Back to Issue Twelve.

AGAINST THE BODY’S BLUE UNWIELD

BY ALEC HERSHMAN

 

The mind is buoyant and just like it,
I lift my skirt above the water-mark,
for anyone. Bothered eyes
take my legs
for a guess, though
it doesn’t have to work that way—
a scar’s all glitz, really,
for predictions.
I cheapen those who look at me, and skin
begins misunderstandings
like a lake
will dream the trees surrounding it to kelp.
Despite the solemn looks that tag us
as adults,
it’s possible to drag the water
and whistle a fizzy song. Regardless
how sharp the razors are, the wishes work
both with and without reason:
a boy, once a man,
once stumbled back from me, oak among oaks,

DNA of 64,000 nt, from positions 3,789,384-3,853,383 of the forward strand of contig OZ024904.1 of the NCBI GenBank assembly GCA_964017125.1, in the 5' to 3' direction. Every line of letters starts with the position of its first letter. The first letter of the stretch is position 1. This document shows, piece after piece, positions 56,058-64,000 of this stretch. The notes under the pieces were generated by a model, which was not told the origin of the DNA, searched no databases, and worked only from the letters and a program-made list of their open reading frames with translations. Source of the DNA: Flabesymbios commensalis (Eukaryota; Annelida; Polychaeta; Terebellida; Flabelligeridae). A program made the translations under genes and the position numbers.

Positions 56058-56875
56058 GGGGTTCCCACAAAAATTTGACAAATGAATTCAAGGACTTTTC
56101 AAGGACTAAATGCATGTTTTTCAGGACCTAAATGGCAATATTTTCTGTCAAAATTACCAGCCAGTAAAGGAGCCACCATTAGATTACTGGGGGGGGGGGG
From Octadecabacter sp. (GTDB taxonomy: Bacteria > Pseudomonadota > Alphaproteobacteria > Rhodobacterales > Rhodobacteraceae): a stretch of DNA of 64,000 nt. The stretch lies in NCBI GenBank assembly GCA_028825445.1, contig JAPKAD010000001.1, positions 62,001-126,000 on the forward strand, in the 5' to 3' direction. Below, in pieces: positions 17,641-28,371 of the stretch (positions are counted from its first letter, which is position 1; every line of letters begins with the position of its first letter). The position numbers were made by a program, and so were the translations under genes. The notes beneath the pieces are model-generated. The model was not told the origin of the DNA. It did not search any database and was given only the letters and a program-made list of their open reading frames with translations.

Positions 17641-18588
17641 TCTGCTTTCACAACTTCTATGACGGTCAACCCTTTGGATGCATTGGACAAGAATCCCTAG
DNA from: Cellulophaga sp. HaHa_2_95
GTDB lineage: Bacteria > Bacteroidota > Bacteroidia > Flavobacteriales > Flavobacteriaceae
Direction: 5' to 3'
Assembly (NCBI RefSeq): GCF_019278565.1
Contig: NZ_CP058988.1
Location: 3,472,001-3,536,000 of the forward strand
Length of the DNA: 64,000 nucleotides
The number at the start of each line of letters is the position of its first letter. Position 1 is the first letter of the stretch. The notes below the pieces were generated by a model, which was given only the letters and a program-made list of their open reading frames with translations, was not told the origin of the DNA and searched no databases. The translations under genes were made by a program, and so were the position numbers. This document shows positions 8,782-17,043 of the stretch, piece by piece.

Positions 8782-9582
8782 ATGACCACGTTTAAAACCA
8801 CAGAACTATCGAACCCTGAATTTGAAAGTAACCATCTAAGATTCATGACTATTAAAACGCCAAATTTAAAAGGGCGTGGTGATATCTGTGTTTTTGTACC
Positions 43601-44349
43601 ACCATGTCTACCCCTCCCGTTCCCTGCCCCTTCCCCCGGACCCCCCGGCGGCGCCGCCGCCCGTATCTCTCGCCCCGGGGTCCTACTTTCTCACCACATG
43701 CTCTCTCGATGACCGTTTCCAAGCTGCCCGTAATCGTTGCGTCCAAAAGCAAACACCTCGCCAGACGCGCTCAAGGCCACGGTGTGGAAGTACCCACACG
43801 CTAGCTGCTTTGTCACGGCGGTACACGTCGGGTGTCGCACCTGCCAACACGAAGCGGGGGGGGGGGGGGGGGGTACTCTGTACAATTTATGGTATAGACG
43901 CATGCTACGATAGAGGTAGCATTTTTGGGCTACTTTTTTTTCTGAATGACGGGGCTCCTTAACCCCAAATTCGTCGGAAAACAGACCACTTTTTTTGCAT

into low sunlight which made him golden
and impossible. To remember
isn’t going backwards;
it only seems that way—the wish, like minutes
from a long infatuation taken down
in mere initials which
you carved into his trunk.

Alec Hershman lives in Bangkok, Thailand. He has received awards from the Kimmel-Harding-Nelson Center for the Arts, The Jentel Foundation, and The Institute for Sustainable Living, Art, and Natural Design. More of his work appears in recent issues of Puerto del Sol, Mantis, Waccamaw, Western Humanities Review, and Cimarron Review. You can find out more at alechershmanpoetry.com.

Next (Sara Henry, “Dispatches from Somewhere in Brooklyn, 3:22 A.M.”) >

< Previous (Matthew Minicucci, “to flense”)